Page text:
Wait a minute, you say, shouldn’t I rejoice? The Man’s current chance of making it is reported by the media at about one in twelve. (They wouldn’t lie about that, would they?) He has an eight percent chance of winning. Why not rejoice?
I don’t and won’t rejoice. The Man has demonstrated before the election, and will surely continue after his loss, that we are a deeply flawed democracy. It isn’t, as I began to write, that his candidacy is proof of the flaw — his candidacy is rather proof that we still are an open democracy.

What proves the flaw is that he continues — he escalates — his attacks on so much of what we boast about as proof of our own goodness, and none of those governors and senators and generals I referenced above come out to denounce him. They didn’t, back when it might have made a difference, and it’s too late for them to have signifant impact now.

The Man will lose the election, but our troubles may continue for a long time.

Now it begins

It’s been there all along, but we figured it wouldn’t really happen. After all, we are good people. We sympathize with refugees, we speak out against barbarism in the Middle East, we encourage our political leaders to urge UN relief efforts.

We are good people. We wouldn’t do any of that nasty terror kind of stuff. That’s for… well, for people who live in strange foreign countries, people who don’t know any better. Us, we are good people, all of us. Just look around.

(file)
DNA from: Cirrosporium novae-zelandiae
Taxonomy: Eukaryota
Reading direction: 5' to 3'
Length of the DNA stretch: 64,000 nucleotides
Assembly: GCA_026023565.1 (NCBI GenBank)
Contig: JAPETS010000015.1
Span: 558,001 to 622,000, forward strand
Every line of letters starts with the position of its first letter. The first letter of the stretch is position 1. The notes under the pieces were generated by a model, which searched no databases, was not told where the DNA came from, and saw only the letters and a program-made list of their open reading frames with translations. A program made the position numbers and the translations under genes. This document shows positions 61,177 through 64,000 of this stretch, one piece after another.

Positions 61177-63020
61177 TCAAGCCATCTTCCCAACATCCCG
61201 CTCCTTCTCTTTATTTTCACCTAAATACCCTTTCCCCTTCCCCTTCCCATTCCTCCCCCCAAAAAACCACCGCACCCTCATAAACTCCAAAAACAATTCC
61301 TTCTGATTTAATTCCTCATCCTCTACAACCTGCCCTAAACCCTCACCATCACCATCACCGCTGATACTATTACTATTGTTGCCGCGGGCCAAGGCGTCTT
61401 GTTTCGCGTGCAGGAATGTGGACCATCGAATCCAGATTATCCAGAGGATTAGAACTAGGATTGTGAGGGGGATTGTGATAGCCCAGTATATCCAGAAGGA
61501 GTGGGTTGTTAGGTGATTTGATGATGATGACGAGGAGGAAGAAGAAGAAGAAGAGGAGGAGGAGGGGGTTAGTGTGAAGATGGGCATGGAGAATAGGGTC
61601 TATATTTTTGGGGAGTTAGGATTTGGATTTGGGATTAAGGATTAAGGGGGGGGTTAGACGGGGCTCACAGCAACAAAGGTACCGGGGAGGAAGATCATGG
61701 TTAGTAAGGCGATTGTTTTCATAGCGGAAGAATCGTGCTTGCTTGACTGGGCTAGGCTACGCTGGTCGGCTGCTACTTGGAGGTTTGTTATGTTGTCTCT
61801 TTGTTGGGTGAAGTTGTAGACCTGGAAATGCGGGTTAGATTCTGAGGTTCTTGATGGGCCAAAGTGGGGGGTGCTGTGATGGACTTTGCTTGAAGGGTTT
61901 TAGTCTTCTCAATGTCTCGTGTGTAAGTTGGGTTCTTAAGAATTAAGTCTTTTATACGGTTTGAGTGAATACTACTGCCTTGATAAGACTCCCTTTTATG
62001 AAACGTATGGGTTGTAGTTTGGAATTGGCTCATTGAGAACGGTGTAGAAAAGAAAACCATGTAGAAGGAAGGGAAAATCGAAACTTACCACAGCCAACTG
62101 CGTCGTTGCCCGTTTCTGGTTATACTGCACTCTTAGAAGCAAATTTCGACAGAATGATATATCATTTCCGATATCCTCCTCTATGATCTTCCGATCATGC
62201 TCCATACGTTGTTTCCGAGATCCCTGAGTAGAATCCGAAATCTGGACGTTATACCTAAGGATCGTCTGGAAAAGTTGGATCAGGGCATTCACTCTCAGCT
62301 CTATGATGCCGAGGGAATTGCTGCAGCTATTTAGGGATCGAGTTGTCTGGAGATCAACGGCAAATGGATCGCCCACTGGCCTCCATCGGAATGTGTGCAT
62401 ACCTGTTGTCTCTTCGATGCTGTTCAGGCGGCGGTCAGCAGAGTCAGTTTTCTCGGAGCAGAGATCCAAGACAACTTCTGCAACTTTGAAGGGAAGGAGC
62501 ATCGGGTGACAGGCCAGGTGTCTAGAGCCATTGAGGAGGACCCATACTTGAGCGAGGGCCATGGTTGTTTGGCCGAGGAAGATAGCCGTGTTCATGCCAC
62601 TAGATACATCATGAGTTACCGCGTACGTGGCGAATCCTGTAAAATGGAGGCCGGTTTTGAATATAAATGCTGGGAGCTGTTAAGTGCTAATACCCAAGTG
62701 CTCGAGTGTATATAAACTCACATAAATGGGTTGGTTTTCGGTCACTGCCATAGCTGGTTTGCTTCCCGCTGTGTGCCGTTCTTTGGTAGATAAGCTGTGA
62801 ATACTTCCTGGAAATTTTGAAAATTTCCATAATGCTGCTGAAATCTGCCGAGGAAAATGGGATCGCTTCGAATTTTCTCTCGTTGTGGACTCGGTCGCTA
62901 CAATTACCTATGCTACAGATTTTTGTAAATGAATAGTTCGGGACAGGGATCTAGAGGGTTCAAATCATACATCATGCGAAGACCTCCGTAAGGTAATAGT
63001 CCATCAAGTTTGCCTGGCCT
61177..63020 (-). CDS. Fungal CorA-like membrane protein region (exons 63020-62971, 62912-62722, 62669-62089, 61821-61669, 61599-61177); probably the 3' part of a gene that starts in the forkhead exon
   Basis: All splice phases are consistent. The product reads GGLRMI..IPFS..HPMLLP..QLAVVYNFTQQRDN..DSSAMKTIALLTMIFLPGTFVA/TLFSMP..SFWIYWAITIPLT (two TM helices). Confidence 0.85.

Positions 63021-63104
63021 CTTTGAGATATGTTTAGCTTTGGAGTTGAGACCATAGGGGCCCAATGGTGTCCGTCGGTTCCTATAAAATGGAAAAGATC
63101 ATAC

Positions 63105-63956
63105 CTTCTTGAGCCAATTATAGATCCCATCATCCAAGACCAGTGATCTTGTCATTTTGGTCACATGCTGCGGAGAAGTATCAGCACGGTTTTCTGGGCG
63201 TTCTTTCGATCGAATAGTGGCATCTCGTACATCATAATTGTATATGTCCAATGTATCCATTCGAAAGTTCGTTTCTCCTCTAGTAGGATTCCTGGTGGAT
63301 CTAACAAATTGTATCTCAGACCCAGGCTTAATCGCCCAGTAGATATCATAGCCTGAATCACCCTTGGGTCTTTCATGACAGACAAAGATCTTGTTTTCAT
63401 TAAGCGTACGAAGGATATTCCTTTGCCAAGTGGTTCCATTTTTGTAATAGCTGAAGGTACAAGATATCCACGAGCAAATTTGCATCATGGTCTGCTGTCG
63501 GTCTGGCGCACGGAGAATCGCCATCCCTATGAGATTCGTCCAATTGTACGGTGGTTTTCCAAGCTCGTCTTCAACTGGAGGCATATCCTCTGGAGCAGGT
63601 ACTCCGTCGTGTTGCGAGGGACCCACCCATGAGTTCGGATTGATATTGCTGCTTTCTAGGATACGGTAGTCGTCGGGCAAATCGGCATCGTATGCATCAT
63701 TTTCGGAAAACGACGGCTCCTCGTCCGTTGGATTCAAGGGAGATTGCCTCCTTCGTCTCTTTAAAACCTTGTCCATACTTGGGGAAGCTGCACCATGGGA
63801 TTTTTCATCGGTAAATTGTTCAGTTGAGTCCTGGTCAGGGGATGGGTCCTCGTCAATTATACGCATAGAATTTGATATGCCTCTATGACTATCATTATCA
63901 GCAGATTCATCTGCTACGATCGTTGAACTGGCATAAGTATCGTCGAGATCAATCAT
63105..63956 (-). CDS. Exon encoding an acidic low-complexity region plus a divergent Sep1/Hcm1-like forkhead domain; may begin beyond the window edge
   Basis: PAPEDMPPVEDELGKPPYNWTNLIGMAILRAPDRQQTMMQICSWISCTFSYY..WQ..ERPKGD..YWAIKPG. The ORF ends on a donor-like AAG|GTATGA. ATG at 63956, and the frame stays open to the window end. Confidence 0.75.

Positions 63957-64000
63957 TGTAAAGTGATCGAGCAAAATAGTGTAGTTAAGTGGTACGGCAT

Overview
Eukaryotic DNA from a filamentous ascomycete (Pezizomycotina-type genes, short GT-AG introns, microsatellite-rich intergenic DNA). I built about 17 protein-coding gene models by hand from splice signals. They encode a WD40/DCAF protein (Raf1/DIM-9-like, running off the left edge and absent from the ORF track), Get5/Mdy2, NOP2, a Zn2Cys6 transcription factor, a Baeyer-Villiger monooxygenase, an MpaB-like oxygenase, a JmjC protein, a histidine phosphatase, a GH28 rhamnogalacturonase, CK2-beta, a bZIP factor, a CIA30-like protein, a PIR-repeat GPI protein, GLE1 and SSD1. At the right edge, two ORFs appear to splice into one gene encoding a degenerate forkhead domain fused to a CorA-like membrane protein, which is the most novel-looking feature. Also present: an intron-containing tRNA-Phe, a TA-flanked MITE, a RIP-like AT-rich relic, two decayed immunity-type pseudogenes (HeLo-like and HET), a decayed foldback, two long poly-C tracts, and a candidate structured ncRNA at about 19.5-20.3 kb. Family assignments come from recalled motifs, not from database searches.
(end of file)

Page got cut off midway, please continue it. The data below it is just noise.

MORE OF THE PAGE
So how come three men in Kansas are being charged with planning to bomb a housing complex where a large number of Somali refugees live?

Must be a mistake. A misunderstanding. Couldn’t happen here.

Not us.


It’s your choice

You have four of them, five if you count write-ins and six if you count not voting at all. No matter which you want, you’ll get one of the dominant two.

That sounds to me like a flawed system, even more so if you take into account how money and back-room finagling influenced who got to be the dominant two.

Oh yeah, one other factor.


Our political system depends mightily upon two phenomena which fly in the face of true democracy.

  1. Large amounts of money from people who want the government — people elected to determine, interpret, and enforce the laws — to act in their favor.
  2. Polls which claim to inform government officials, political parties, and the general public exactly what the public wants, and how it will react to actions taken by those in office and those trying to win office.

Both of those phenomena raise questions which need to be answered if we are to cast informed ballots, and only one of them is currently in the public eye.

  1. We don’t know and cannot determine what effect the flow of money has on political parties and persons.
  2. We do not know and cannot assess the effect of political polling. It is an unacknowledged elephant in the room. We know nothing about the accuracy, integrity, or motivation of organizations which claim to conduct those polls.

Conduct a poll of your own. How many of your friends and family members have ever been contacted by pollsters?

Bob Dylan

Bob Dylan has been awarded the Nobel Prize for Literature.

Well, why not?

Is literature confined to novels and plays? To the kind of poetry college English majors have to trudge through?

It is not. And here now, a major acknowledgment.

For a detailed study of the reasons Dylan won, you might check out an op-ed from The New York Times three years ago, one which argued then that Dylan should get the prize.

For me, this is also one big step — and perhaps the Nobel people had it in mind — toward compensating the world of logic, decency and good sense for that grotesque Peace Prize of 1973 which went to Henry Kissinger.

In fact, when I heard the bulletin that Dylan had won, my first thought was, can’t be, this year’s Peace Prize has already been awarded.

I think Dylan could have got that one too.